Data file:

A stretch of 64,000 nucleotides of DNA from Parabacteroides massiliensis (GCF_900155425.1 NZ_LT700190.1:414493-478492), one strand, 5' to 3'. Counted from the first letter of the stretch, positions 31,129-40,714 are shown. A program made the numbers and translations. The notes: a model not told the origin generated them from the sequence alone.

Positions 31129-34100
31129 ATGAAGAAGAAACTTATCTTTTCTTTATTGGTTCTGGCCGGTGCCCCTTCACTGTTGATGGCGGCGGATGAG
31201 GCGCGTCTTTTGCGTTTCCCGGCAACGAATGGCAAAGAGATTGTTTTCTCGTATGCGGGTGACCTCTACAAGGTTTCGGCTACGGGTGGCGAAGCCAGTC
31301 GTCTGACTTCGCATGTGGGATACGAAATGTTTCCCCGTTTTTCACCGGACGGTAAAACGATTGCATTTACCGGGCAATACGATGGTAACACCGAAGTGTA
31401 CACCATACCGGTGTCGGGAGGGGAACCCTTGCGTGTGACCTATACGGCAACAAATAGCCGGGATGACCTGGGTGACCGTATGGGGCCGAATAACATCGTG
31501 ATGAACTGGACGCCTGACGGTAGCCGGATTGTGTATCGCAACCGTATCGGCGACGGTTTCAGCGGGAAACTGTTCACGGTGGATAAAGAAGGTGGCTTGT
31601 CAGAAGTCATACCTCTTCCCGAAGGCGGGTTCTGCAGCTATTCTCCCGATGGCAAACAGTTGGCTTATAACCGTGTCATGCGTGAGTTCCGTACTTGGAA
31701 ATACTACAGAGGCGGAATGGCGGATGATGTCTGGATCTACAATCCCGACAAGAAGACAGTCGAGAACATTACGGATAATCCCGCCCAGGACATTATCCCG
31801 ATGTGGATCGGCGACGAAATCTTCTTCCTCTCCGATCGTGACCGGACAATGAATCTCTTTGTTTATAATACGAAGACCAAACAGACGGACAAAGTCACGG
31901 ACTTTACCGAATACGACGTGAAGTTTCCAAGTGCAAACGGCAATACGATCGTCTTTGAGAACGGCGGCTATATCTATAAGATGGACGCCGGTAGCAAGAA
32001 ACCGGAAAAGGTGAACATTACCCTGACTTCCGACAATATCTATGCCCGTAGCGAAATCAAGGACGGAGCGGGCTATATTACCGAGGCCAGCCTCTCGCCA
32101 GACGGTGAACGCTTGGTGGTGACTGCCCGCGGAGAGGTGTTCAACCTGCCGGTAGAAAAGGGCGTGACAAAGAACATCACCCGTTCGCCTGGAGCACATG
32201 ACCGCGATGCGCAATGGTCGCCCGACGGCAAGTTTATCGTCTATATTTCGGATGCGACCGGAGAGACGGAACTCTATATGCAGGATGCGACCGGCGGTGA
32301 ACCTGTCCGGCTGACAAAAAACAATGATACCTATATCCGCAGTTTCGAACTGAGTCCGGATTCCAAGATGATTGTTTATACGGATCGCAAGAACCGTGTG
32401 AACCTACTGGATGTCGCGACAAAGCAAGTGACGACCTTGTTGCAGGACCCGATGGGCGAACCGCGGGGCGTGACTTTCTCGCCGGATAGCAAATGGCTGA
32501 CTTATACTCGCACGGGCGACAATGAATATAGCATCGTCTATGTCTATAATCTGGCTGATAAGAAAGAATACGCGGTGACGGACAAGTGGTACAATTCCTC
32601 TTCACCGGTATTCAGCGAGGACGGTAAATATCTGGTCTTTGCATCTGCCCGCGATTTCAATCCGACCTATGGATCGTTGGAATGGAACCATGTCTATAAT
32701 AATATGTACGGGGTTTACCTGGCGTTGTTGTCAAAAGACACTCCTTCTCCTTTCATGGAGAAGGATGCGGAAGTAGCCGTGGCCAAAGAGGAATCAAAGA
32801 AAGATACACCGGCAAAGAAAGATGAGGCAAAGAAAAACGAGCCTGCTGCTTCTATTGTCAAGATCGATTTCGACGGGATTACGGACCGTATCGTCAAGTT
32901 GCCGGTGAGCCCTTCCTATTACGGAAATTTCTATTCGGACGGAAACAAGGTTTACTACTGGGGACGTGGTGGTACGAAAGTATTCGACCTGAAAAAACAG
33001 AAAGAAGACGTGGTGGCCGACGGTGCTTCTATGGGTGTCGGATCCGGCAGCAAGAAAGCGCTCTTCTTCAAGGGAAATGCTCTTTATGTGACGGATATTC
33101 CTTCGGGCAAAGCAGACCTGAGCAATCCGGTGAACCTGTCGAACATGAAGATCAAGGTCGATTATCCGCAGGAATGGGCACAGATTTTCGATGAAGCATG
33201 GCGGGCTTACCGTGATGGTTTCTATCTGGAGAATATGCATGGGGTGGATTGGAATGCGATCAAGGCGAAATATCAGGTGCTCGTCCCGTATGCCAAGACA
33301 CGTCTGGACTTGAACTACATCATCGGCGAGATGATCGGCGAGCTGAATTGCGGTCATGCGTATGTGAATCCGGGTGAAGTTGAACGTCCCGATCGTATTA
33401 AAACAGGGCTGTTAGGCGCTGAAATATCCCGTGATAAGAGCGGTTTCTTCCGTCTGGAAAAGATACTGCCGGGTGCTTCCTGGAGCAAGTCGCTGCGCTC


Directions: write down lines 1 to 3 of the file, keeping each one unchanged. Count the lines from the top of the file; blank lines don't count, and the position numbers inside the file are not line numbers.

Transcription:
A stretch of 64,000 nucleotides of DNA from Parabacteroides massiliensis (GCF_900155425.1 NZ_LT700190.1:414493-478492), one strand, 5' to 3'. Counted from the first letter of the stretch, positions 31,129-40,714 are shown. A program made the numbers and translations. The notes: a model not told the origin generated them from the sequence alone.

Positions 31129-34100
31129 ATGAAGAAGAAACTTATCTTTTCTTTATTGGTTCTGGCCGGTGCCCCTTCACTGTTGATGGCGGCGGATGAG